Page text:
Posted by: Darian Branham | Posted on: October 7, 2020
Living sustainably on an individual basis may seem as simple as drinking from a refillable water container, refusing plastic grocery bags, and recycling. However, many people miss out on a major and necessary area of sustainability, which is what they wear.
According to the EPA, textiles, such as clothing, shoes, bags, bedding and more, accounted for 14.4 million tons of total municipal solid waste in 2017, which equates to around 70 lbs per person in the US. These numbers do not need to be so high, but the reality of the matter is that consumerism and fast-fashion are so common that they have been conditioned into the minds of millions.
Thankfully, there are several approaches that can be taken to help decrease the amount of needless textile waste that ends up being added to landfills or incinerated.
Buying less is the most impactful and obvious thing that can be done to decrease textile waste. This can be accomplished by repairing old clothing vs throwing it away, avoiding purchases based on trends, and putting together custom capsule wardrobes. A capsule wardrobe is centered around a few staple, versatile articles of clothing, shoes, and accessories that pair well with each other, and can be easily mixed and matched to create multiple outfits that suit the style and needs of the wearer. Taking the time to create an individualized capsule wardrobe deters people from submitting to the temptations of fast-fashion, as well as simplifies the process of getting ready for the day.
Guide on how to get started with a capsule wardrobe here: https://importantenough.com/how-to-create-the-perfect-capsule-wardrobe/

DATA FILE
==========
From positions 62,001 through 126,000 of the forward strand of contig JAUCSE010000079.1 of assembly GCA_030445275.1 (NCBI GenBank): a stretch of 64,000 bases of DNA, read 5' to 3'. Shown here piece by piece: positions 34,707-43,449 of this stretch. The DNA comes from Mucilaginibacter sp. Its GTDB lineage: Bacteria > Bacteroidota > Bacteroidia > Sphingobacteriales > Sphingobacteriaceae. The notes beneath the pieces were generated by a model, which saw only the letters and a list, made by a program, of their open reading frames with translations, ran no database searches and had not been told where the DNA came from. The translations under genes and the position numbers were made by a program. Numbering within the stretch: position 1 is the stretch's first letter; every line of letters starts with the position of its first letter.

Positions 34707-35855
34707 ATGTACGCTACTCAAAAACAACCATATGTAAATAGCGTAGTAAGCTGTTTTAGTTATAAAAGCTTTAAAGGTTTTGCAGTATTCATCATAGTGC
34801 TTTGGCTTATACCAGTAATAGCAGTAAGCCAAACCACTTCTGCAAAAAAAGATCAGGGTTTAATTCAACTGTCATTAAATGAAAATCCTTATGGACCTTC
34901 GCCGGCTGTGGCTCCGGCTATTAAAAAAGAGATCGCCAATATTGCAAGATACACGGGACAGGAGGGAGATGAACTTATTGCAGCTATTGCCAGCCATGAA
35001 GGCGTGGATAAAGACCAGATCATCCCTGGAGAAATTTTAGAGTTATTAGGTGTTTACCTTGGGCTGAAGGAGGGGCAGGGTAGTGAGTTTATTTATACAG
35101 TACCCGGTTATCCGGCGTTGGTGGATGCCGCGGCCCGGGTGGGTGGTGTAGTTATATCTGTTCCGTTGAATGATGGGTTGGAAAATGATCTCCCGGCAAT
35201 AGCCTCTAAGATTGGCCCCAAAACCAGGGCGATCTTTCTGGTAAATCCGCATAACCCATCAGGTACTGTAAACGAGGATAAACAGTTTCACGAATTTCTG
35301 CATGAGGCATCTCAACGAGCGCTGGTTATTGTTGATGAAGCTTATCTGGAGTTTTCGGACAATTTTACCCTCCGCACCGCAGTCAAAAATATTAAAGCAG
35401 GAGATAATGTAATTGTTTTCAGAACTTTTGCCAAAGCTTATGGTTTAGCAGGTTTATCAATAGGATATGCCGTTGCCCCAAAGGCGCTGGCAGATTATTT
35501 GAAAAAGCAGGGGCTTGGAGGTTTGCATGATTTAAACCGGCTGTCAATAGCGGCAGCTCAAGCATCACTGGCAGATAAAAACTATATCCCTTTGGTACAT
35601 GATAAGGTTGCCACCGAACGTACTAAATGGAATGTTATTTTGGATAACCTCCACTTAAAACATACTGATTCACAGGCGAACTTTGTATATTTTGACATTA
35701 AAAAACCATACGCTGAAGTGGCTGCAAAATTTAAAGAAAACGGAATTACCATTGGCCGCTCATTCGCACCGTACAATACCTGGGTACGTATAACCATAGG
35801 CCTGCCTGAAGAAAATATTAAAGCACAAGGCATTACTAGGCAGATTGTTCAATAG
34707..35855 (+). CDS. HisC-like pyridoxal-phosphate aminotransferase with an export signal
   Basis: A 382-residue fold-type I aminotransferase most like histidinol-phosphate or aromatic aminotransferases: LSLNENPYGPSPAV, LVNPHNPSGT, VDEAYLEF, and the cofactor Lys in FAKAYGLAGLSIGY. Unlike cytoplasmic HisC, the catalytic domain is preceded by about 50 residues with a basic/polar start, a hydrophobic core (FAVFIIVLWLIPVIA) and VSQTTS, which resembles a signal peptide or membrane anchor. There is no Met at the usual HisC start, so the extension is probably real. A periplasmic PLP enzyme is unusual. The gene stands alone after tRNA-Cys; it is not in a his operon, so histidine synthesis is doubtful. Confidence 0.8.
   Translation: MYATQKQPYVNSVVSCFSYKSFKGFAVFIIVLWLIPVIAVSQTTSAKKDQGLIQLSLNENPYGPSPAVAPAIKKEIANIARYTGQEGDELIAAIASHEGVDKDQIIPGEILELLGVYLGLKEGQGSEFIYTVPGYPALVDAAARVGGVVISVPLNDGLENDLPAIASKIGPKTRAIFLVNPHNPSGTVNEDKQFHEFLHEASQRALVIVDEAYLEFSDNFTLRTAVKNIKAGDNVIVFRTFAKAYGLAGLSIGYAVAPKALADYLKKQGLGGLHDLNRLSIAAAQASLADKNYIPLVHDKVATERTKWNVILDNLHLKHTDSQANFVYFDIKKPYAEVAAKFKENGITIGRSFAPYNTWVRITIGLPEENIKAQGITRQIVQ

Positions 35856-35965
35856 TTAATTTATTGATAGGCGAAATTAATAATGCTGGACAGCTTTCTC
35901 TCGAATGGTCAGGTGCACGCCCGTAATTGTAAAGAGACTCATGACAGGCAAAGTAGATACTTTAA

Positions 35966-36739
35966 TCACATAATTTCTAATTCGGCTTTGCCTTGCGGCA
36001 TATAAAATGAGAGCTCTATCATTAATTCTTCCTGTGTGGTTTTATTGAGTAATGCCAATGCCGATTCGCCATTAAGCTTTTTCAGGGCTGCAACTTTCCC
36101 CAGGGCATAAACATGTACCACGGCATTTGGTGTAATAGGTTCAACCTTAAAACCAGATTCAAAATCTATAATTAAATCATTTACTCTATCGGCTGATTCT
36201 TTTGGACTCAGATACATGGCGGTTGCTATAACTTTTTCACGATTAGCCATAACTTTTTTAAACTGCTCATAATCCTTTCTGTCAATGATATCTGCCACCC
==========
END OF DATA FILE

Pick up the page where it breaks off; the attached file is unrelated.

The best thing to do when in need of additional clothing is to try to find items you need second-hand from a yard sale, thrift shop, or online marketplace. Buying second-hand can easily save you money, while also saving on textile waste.
When buying second-hand is not an option, choosing clothing made from sustainable materials like organic cotton, hemp, linen, bamboo, recycled cloth, etc., or choosing clothing from brands that are transparent about their production processes still helps to make up for some of the negative environmental impact brought on by introducing more products into existence.
Go the extra mile
One extra step that can be taken to minimize harm to the planet is to purchase a filter to help catch some of the synthetic microfibers that come off of clothing while washing, preventing them from entering and polluting the water system. This step may not fit the budget of all sustainability warriors, but another alternative to installing a filter is tossing your clothes in a filtration bag while washing, or adding a specially designed laundry ball that helps catch some of the microfibers that would otherwise be washed away.
Versions of these items can be found here: https://eluxemagazine.com/living/tech/5-great-microfiber-filters-to-help-stop-microplastic-pollution/